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Now there’s evidence: Andy Reid slows down his offense with a second-half lead

We’ve found some statistics showing that Kansas City might be doing just what fans have long suspected.

Kansas City Chiefs v Denver Broncos Photo by Dustin Bradford/Getty Images

In a couple of recent discussions regarding Kansas City Chiefs head coach Andy Reid’s perceived tendency to “take his foot off the gas” when he holds a late lead, I’ve brought up a statistic I discovered just over a month ago, when I was preparing an article about how the Chiefs have dominated the NFL since Reid took over the team — especially since quarterback Patrick Mahomes has been the starter.

It shows that since Mahomes took the reins, Kansas City has led all teams in point differential — and since Reid was hired in 2013, it is second only to the New England Patriots.

Point Differential, 2018-2022

Team Diff
Chiefs 641
Ravens 546
Patriots 455
Bills 439
Saints 427
Cowboys 347
49ers 297
Rams 260
Packers 257
Seahawks 211

Point Differential, 2013-2022

Team Diff
Patriots 1219
Chiefs 1110
Seahawks 779
Ravens 662
Saints 583
Cowboys 507
Eagles 437
Bills 428
Steelers 416
Packers 409

To me, the fact that the Chiefs have won their games by a larger total margin than almost every other team suggested that this narrative about Reid might be just a bit overblown. It’s not hard to believe that Reid seems to call a different game when he is protecting a second-half lead — but if his team leads all others in point differential, is he really doing something that other coaches don’t do?

Some argued, however, that this point differential statistic is skewed because the Chiefs have won so many games. In their view, this masks many narrow wins after Reid began protecting late-game leads — and says nothing about losses that might have happened as a result.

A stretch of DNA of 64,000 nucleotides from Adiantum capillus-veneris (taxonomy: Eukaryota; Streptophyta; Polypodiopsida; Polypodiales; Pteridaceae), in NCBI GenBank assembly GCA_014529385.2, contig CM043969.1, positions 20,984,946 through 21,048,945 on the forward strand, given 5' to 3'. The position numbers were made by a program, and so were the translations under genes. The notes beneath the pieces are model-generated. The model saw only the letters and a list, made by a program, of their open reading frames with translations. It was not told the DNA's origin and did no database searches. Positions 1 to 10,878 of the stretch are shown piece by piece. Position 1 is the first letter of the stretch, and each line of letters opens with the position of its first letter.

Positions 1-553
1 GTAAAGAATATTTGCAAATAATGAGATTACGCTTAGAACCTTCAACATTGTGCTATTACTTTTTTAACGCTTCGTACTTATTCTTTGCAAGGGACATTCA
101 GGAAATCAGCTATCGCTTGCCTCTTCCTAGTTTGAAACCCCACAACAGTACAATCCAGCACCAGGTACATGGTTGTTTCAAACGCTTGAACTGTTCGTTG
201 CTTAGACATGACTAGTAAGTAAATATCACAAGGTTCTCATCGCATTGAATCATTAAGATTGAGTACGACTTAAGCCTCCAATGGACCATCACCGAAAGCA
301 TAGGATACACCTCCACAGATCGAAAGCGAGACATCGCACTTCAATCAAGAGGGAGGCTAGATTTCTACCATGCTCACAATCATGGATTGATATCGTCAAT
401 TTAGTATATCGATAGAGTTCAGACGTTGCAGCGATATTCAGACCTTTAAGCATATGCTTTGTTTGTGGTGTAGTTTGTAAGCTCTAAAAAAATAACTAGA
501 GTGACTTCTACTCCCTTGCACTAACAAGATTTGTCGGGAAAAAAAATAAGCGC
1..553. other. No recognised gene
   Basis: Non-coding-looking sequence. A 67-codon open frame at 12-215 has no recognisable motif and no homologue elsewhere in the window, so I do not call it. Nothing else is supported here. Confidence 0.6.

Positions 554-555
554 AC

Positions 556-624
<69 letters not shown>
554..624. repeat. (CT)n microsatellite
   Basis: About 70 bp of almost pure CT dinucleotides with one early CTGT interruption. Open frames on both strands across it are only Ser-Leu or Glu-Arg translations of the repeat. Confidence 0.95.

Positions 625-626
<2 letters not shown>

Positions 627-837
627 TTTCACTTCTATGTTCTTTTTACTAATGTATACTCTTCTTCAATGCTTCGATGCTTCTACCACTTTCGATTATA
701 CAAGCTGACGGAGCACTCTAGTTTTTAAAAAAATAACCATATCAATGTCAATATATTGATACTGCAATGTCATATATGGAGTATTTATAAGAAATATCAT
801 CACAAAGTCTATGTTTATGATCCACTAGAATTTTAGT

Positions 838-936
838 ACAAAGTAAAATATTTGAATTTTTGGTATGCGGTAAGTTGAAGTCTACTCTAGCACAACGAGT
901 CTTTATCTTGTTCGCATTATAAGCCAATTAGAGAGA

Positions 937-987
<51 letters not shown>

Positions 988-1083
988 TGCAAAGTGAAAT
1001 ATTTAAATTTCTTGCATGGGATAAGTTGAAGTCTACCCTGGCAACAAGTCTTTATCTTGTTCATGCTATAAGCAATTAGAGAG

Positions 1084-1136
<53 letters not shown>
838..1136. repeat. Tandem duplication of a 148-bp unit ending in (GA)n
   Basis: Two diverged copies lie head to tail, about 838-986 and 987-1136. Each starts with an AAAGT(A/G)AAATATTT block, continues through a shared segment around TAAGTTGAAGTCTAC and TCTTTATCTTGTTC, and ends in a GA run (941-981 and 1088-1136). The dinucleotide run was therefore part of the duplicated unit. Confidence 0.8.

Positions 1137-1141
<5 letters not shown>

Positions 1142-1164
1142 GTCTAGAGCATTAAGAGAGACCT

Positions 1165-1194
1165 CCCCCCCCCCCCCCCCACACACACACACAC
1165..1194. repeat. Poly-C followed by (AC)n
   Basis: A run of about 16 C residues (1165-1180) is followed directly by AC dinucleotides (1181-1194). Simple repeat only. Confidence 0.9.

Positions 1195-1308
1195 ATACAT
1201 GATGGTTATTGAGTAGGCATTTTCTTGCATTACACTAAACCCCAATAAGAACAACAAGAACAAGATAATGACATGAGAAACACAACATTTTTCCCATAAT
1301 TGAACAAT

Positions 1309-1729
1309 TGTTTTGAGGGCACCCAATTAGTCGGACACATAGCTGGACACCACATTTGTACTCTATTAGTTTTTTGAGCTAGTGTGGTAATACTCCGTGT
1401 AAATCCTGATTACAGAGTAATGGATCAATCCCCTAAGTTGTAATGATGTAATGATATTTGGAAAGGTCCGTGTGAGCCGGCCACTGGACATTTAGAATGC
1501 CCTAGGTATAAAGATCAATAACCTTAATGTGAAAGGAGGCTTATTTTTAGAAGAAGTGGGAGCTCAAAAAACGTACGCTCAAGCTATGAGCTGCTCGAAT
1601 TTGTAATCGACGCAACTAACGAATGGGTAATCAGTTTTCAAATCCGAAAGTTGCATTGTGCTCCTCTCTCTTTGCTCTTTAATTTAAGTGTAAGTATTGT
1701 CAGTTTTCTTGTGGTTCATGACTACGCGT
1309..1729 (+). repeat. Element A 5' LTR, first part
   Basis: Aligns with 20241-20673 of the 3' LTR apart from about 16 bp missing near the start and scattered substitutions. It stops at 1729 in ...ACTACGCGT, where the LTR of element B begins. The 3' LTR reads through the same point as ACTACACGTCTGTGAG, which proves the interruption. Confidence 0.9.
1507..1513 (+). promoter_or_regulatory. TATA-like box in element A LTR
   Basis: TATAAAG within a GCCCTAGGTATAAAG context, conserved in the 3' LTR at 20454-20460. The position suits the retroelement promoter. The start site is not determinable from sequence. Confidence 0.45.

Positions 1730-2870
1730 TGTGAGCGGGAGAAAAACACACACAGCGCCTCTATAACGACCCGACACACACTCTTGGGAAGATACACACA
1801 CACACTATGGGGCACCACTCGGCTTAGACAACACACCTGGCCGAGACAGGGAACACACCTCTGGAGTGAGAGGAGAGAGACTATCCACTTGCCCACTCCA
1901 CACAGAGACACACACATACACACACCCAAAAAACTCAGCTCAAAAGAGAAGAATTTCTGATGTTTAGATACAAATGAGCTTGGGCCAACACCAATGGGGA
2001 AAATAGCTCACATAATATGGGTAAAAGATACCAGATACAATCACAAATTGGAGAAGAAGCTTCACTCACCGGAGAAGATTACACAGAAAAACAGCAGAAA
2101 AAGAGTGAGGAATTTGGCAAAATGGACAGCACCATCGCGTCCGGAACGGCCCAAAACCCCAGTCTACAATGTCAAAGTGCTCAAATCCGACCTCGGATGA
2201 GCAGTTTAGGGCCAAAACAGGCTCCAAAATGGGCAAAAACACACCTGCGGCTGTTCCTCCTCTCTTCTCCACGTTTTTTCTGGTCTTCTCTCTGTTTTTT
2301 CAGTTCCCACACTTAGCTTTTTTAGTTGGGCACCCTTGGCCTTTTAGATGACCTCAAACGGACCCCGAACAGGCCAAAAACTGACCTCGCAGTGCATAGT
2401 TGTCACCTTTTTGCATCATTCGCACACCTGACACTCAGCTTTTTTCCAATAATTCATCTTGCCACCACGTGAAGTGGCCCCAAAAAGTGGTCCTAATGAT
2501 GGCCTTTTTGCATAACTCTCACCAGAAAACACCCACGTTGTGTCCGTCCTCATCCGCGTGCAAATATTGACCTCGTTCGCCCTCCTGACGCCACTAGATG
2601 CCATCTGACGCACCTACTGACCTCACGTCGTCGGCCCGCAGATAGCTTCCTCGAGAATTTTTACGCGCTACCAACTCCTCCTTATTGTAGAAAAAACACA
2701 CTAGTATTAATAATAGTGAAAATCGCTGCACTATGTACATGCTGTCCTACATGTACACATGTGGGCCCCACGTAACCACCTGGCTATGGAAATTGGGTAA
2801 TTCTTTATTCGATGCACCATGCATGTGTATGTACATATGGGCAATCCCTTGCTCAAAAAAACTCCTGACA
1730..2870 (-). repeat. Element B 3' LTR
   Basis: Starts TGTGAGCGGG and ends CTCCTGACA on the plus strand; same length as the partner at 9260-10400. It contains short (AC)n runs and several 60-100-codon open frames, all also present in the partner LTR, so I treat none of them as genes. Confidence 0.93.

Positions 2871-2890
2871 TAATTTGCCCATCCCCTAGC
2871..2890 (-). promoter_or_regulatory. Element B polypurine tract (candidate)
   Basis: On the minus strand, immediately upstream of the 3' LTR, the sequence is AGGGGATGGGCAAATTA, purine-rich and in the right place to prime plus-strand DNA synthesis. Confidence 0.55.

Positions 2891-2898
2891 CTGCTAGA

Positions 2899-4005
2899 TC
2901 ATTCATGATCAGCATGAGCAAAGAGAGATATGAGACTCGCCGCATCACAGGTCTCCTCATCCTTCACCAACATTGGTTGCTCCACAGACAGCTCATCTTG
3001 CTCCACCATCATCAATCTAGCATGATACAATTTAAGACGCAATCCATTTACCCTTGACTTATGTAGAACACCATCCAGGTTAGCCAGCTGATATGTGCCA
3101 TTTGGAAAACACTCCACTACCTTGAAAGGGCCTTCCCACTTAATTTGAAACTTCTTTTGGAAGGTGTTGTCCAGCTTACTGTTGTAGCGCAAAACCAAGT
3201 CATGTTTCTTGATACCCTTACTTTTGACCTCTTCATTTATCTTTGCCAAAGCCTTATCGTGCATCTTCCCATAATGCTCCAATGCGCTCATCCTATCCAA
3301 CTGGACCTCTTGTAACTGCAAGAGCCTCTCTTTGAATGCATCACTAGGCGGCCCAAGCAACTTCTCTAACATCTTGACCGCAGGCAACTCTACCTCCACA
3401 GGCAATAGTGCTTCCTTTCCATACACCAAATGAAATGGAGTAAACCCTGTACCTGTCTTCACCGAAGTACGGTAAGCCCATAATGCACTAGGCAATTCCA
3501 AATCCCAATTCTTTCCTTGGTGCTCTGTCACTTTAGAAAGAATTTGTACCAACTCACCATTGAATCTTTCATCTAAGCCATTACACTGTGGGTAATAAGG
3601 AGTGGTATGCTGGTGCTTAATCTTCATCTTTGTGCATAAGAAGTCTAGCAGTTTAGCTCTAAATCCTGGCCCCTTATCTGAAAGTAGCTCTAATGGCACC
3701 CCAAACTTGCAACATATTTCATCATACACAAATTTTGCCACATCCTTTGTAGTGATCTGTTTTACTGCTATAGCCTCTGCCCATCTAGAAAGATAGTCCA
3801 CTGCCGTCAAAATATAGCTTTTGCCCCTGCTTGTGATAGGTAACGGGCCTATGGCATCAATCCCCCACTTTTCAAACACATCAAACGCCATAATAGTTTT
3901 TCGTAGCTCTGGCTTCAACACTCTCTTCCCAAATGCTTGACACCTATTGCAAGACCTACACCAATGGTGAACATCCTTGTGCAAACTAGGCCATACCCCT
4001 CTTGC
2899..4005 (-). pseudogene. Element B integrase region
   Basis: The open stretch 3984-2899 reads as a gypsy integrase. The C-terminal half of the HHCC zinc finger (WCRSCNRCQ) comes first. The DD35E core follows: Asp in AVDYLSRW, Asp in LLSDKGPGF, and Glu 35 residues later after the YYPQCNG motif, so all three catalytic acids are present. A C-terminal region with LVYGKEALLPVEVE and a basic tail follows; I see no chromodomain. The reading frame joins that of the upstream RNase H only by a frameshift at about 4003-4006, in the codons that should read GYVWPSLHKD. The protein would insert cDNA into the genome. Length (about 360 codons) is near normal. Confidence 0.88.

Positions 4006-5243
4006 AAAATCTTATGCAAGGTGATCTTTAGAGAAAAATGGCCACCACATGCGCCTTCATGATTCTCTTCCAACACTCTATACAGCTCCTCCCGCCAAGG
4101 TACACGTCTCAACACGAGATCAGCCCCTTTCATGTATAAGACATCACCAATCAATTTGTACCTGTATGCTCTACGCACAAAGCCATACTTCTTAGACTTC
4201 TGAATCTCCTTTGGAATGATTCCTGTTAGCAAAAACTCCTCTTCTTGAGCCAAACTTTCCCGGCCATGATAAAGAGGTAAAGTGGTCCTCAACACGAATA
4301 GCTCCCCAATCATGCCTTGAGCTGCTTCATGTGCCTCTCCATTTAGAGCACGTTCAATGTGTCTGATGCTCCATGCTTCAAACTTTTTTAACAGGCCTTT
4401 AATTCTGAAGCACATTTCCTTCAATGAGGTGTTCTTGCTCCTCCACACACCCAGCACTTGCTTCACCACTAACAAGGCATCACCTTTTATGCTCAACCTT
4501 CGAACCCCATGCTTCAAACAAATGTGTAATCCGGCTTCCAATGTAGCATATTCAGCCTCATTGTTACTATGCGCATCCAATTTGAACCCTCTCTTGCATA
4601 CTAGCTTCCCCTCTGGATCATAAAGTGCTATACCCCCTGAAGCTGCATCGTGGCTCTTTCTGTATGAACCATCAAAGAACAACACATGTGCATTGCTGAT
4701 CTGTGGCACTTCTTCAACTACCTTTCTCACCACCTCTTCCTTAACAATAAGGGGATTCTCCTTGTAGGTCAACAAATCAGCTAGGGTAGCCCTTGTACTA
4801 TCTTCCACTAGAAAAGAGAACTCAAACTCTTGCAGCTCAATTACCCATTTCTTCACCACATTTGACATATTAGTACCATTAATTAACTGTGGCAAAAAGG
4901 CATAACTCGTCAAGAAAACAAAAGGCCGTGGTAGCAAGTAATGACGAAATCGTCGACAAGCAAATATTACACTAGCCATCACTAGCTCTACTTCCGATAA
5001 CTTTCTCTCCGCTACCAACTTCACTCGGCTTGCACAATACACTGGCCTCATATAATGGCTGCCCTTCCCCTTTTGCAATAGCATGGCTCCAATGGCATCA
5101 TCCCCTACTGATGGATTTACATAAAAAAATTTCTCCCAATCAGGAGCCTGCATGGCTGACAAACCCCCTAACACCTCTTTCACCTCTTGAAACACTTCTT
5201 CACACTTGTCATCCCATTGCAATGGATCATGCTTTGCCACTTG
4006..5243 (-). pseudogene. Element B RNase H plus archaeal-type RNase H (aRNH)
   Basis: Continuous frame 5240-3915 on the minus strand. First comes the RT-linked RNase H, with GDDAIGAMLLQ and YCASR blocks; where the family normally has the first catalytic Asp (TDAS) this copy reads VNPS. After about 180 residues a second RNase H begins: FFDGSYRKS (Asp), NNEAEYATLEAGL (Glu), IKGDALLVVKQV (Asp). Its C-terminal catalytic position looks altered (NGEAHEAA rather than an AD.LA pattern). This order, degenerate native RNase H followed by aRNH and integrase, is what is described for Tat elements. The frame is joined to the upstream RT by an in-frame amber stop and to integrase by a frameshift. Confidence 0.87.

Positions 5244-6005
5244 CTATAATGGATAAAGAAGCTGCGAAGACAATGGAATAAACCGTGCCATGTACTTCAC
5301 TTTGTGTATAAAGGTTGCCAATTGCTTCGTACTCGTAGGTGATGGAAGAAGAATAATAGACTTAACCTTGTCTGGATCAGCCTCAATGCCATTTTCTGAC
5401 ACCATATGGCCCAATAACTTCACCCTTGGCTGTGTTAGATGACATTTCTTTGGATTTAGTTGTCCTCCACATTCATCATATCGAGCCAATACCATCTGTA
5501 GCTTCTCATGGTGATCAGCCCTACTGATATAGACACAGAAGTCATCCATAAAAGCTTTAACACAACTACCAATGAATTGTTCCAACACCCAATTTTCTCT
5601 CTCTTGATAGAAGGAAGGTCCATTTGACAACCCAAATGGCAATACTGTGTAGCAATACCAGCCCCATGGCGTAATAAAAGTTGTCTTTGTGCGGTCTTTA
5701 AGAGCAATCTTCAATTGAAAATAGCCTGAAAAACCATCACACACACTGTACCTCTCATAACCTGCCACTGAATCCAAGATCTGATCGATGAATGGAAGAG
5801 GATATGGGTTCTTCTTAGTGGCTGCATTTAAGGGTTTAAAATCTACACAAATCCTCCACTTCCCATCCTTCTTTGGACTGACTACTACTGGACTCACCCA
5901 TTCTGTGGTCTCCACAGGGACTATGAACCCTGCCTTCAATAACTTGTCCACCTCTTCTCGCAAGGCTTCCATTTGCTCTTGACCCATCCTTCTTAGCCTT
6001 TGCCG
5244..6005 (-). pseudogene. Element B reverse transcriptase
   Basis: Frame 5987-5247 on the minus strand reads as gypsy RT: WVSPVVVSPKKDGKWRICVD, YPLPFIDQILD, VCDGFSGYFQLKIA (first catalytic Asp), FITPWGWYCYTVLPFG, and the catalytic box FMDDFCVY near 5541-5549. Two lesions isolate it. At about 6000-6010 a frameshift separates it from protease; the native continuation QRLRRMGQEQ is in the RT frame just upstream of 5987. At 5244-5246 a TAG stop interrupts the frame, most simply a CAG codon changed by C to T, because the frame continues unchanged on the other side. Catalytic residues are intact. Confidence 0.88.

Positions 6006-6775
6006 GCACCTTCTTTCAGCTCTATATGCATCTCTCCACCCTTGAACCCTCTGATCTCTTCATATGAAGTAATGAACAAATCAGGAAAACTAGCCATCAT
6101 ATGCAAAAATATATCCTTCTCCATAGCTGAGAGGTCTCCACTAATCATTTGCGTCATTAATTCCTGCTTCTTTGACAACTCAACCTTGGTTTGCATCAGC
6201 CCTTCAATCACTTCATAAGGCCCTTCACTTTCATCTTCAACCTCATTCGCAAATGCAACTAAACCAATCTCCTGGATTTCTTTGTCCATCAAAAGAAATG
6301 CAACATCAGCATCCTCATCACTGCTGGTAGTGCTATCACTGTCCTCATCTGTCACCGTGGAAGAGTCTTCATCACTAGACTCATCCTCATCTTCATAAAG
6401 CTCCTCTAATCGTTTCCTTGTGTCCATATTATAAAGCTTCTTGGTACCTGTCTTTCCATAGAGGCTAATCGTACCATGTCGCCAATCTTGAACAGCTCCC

So I went back to the data. This time, I calculated each team’s average point differential only for the games it won — and also for the games it lost.

Winning Pt. Differential, 2018-2022

Team Diff
Patriots 17.0
Bills 14.5
Cowboys 14.1
Ravens 14.1
49ers 14.1
Rams 12.8
Saints 12.6
Buccaneers 12.6
Colts 12.5
Chiefs 12.0

Losing Pt. Differential, 2018-2022

Team Diff
Chiefs -6.9
Ravens -6.9
Seahawks -7.5
Chargers -8.9
Saints -9.1
Buccaneers -9.6
49ers -9.8
Cowboys -9.8
Colts -9.9
Broncos -10.0

What we see is that in their victories with Mahomes as the starter, the Chiefs fall from first to 10th in average point differential — but in their losses, they continue to lead the league. This is solid evidence that Kansas City topping the league in total point differential is more a product of what happens in its losses than its victories. It also suggests that common perceptions about what Reid does when he holds a second-half lead are based on at least some reality.

The data also appears to say that this isn’t just about Mahomes.

Winning Pt. Differential, 2013-2022

Team Diff
Patriots 15.6
Rams 13.4
Ravens 13.2
Bills 13.0
Cowboys 12.8
Eagles 12.7
49ers 12.6
Saints 12.4
Chiefs 12.3
Jaguars 12.1

Losing Pt. Differential, 2013-2022

Team Diff
Chiefs -7.4
Seahawks -7.5
Ravens -8.1
Chargers -8.4
Saints -9.5
Falcons -9.8
Patriots -10.0
Steelers -10.1
Cowboys -10.3
Broncos -10.4

Here we see that the pattern is very similar during Reid’s whole tenure with the Chiefs: in his wins, he falls from first to 9th in average point differential — but in his losses, he still leads the league.


While this data provide statistical (rather than anecdotal) evidence about Reid’s apparent tendencies when he holds a late-game lead, we shouldn’t get carried away. It still says nothing about his motivations in these situations. Does he do it because he is a gentleman who doesn’t want to run up a big lead, or because he believes it improves his chance to win not only that day’s game, but the games to come? We can only speculate about that.

But there is one thing we know for sure: during Reid’s time in Kansas City, no other NFL team has posted a better record. So while we can’t say why Reid does it, we can say it’s a successful strategy. While it’s possible that once in a while, the Chiefs might lose a game because they have acted to protect their lead, it’s hard to argue against so much long-term success.

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